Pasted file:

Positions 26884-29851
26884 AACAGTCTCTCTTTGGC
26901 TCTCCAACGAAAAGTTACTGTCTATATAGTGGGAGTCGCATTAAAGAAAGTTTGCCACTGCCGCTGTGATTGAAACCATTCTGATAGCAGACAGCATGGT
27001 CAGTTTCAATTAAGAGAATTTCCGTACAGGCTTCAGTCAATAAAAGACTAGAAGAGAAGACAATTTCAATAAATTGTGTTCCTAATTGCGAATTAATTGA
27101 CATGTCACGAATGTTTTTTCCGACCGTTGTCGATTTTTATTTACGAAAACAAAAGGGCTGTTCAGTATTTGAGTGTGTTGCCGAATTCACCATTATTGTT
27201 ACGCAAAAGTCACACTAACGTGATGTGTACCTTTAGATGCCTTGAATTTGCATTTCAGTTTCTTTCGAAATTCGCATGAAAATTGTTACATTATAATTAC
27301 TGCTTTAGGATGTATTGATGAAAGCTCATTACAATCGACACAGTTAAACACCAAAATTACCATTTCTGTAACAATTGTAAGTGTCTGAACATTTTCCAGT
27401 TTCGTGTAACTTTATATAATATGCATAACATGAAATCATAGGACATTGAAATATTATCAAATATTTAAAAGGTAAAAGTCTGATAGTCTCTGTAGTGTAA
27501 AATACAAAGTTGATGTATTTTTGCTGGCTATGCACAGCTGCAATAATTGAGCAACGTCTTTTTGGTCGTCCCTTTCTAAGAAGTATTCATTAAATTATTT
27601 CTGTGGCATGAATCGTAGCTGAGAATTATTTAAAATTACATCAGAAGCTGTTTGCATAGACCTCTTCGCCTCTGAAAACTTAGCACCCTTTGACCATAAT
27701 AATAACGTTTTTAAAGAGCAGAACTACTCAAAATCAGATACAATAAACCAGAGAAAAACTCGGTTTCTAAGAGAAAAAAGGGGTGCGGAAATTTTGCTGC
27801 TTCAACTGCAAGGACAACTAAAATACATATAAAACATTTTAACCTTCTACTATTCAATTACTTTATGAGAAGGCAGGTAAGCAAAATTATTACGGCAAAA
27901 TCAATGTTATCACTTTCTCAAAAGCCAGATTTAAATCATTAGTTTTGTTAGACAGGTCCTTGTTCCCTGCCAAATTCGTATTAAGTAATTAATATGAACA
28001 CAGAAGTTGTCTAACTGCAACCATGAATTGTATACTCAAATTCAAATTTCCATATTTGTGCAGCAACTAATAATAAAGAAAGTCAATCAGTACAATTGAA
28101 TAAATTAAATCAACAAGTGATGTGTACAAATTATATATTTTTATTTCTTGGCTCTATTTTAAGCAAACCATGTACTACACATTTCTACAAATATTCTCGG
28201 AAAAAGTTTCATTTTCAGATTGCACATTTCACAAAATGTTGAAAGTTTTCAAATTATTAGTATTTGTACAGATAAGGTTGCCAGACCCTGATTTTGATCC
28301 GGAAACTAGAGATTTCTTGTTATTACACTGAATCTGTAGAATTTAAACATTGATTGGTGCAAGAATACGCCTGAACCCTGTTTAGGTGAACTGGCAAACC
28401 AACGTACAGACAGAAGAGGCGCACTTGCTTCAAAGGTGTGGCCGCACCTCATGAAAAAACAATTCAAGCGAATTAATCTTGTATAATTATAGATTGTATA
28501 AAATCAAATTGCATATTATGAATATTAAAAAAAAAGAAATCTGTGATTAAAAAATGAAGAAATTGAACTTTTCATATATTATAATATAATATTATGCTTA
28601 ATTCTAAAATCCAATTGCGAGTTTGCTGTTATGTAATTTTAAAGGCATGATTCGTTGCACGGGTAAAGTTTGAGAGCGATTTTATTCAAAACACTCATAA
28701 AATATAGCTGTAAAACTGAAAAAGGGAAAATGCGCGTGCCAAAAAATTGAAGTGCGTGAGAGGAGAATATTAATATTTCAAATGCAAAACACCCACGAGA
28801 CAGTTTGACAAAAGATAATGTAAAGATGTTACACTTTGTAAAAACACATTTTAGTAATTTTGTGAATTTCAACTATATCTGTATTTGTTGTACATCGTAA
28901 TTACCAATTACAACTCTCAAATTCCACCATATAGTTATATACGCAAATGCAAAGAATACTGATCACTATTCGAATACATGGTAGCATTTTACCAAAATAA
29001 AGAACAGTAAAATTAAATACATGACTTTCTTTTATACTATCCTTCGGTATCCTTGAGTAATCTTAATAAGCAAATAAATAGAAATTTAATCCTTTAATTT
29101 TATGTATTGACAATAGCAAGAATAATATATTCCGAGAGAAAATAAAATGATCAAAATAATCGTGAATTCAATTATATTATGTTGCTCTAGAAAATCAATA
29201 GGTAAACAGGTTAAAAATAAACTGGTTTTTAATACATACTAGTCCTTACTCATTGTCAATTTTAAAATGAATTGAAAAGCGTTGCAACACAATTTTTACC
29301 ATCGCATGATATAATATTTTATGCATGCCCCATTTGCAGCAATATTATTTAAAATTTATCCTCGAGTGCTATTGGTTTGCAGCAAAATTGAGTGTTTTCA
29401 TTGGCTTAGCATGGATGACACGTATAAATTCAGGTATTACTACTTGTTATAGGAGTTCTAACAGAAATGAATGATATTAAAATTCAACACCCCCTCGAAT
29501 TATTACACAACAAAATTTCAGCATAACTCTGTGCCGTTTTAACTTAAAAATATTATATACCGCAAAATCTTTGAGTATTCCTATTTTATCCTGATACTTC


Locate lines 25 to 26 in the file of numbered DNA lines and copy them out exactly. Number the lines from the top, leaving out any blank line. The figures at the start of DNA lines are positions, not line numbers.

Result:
29101 TATGTATTGACAATAGCAAGAATAATATATTCCGAGAGAAAATAAAATGATCAAAATAATCGTGAATTCAATTATATTATGTTGCTCTAGAAAATCAATA
29201 GGTAAACAGGTTAAAAATAAACTGGTTTTTAATACATACTAGTCCTTACTCATTGTCAATTTTAAAATGAATTGAAAAGCGTTGCAACACAATTTTTACC